Statement by ICC Anti-Corruption and Security Unit Chairman Lord Condon following confirmation from the Jamaica Constabulary Force that former Pakistan coach Bob Woolmer died of natural causes
by International Cricket Council

Player:RA Woolmer
Event:ICC World Cup 2006/07

DateLine: 12th June 2007


ICC Media Relese - 12 June 2007


The following is a statement by the ICC Anti-Corruption and Security Unit (ACSU) Chairman Lord Condon in response to the announcement by the Jamaica Constabulary Force that the death of former Pakistan coach Bob Woolmer on 18 March was due to natural causes:


The ICC welcomes the true facts of Bob Woolmer’s sad death being made public. It allows Bob’s family and friends and the Pakistan cricket team and Pakistan Cricket Board to understand what happened to him but it cannot undo the trauma and uncertainty they have had to endure over the past two and a half months.


It is to be hoped that those close to Bob can now get some closure although, sadly, that will not bring him back or be of any consolation following the loss.


Throughout the police investigation the ICC has given full support to the Jamaican authorities. Members of the ICC ACSU were based in Kingston during the first weeks of the inquiry.


Additionally, I spent a number of days in Kingston during which time I spoke to both the senior investigating officer and others involved in the inquiry.


From the outset, the ACSU counseled an open-minded approach to Bob's death as, based on their cumulative police experience and knowledge of the alleged crime scene, the death and the location had none of the obvious hallmarks of a murder and it remains a concern that the murder theory was so readily embraced.


There can be little doubt that the reputation of both the ICC Cricket World Cup and the game of cricket as a whole were unnecessarily tarnished as the theories about Bob's death became wilder and more bizarre with many of those theories suggesting a link to corruption and match-fixing.


Now that the truth has been established, hopefully some balance will be restored and the efforts the ICC has made to clean up the game will be recognised.


Cricket has had its problems with corruption over the past few years. No one hides from that fact. That was the reason behind the formation of the ACSU in 2000 and it has now been in operation for just less than seven years.


In that time the game has made great strides in dealing with the issues of corruption and match-fixing and anyone who does not acknowledge that fact is being disingenuous.


The ACSU is now regarded throughout the sports world as a model of world's best practice in how to deal with the issue of corruption within a sport. Indeed, other sports have sought cricket's insights into how the game has looked to overcome the issues that confronted it head-on through the 1990s and in the early part of this decade.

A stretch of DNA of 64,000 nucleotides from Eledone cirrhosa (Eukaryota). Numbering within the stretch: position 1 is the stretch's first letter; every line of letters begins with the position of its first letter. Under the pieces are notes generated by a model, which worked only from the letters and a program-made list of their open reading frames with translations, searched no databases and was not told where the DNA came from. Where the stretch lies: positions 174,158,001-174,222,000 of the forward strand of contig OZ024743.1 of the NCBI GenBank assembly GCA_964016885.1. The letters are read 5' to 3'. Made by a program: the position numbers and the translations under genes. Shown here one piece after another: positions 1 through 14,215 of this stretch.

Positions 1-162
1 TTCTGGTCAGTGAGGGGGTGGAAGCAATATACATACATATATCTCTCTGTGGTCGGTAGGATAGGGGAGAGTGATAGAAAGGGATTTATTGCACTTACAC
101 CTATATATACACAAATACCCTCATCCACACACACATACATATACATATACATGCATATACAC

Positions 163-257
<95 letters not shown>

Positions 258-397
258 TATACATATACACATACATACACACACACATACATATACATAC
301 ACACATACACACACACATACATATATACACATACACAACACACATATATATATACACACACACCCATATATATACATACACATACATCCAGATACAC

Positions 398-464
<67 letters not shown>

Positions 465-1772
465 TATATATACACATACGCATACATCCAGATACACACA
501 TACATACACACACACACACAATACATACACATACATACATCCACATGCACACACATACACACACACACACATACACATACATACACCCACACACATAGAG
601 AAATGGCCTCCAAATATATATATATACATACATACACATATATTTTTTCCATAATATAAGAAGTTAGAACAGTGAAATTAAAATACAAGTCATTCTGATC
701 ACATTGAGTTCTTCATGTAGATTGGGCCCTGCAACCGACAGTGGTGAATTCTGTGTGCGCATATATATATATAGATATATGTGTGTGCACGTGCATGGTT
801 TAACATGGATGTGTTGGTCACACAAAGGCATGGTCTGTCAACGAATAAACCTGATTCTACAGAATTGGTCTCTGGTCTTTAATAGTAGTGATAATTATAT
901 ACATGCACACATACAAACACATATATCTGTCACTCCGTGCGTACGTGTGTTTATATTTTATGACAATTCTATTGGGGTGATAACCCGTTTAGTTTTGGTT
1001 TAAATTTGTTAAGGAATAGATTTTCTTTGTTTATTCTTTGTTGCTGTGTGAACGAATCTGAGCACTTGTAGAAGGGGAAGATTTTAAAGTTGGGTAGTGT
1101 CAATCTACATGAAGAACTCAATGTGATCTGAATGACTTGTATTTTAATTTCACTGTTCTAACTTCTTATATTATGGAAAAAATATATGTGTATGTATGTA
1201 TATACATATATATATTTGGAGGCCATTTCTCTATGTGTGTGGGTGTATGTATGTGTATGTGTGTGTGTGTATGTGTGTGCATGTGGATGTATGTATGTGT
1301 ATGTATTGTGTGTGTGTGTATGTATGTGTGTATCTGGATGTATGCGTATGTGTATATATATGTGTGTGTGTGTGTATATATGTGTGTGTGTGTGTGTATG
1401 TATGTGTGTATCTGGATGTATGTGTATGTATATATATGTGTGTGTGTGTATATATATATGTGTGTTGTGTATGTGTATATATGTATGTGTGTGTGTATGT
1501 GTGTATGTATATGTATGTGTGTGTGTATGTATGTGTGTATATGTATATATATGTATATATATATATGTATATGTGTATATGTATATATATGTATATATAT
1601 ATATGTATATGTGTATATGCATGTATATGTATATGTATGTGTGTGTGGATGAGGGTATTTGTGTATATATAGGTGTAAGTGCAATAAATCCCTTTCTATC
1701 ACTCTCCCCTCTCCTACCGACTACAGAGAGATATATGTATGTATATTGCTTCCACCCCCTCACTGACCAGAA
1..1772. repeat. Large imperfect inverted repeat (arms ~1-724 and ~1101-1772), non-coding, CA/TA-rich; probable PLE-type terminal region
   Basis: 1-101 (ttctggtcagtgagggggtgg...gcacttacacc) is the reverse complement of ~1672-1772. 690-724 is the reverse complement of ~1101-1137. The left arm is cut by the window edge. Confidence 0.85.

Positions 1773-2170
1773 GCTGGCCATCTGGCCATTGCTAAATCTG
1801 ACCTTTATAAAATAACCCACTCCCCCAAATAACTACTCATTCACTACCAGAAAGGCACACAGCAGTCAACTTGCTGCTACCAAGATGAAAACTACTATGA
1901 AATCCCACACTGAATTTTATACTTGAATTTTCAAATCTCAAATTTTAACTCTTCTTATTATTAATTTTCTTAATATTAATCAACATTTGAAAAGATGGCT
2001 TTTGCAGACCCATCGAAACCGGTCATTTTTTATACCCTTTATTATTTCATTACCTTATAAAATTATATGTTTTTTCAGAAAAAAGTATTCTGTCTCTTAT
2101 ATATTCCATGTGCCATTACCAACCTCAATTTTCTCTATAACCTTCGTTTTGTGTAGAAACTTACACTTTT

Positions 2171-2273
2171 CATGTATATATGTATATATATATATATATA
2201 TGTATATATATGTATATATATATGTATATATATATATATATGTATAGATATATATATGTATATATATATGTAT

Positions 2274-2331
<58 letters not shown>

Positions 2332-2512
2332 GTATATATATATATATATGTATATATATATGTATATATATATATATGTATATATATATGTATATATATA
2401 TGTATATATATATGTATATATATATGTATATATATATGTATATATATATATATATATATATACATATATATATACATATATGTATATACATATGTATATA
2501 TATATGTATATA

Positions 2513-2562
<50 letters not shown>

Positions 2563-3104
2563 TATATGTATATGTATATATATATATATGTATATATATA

In terms of cricket's ongoing fight against the corruptors, the game is now certainly in a much healthier state than it was seven years ago thanks to a raft of measures that have been introduced. These include:


* A team of experienced investigators fully resourced by the ICC's Executive Board and able to examine fully any allegations of corruption


* Regular and ongoing education of players and officials from under-19 level upwards on the dangers of corruption and the entrapment methods employed by would-be corruptors


* Use of Regional Security Managers at the vast majority of international matches to act as both a visible deterrent to corrupt practices and also the eyes and ears of the ACSU on an ongoing basis


* Agreements and contacts with major betting exchanges, bookmakers, bookmakers' associations and government regulatory agencies throughout the world. The ACSU has entered into Memorandums of Understanding with these bodies to assist in identifying betting practices, trends and anomalies in betting patterns.


No one is suggesting for a moment that cricket can be complacent, that it has got this issue locked away and dealt with never to reappear. Indeed, many challenges still remain, especially the potential of so-called micro-fixing which involves betting on apparently minor incidents that may not affect the outcome of a match.


However, despite all the unfounded allegations made against the game during the past two and a half months, cricket is now at a stage where the public can feel confident when watching an international match that what they are seeing is a genuine contest unaffected by outside influences.


Finally, to those who suggest that corruption is still widespread throughout the game of cricket – and there have been plenty of people who have peddled such comments to anyone prepared to listen in the aftermath of Bob's unfortunate and untimely death – we have one clear message: put up or shut up.


If anyone has any evidence whatsoever of corrupt practices within the game of cricket then we invite you to come forward and pass that information on to the ACSU. You can do so in complete confidence and we will be happy to investigate those claims.


If you do not have such evidence then please, for the good of the game, let us now focus on events on the field and let us have cricket back in the headlines for all the right reasons.

(Article: The opinions expressed in this article are those of the author only.
Copyright © 2007 International Cricket Council)


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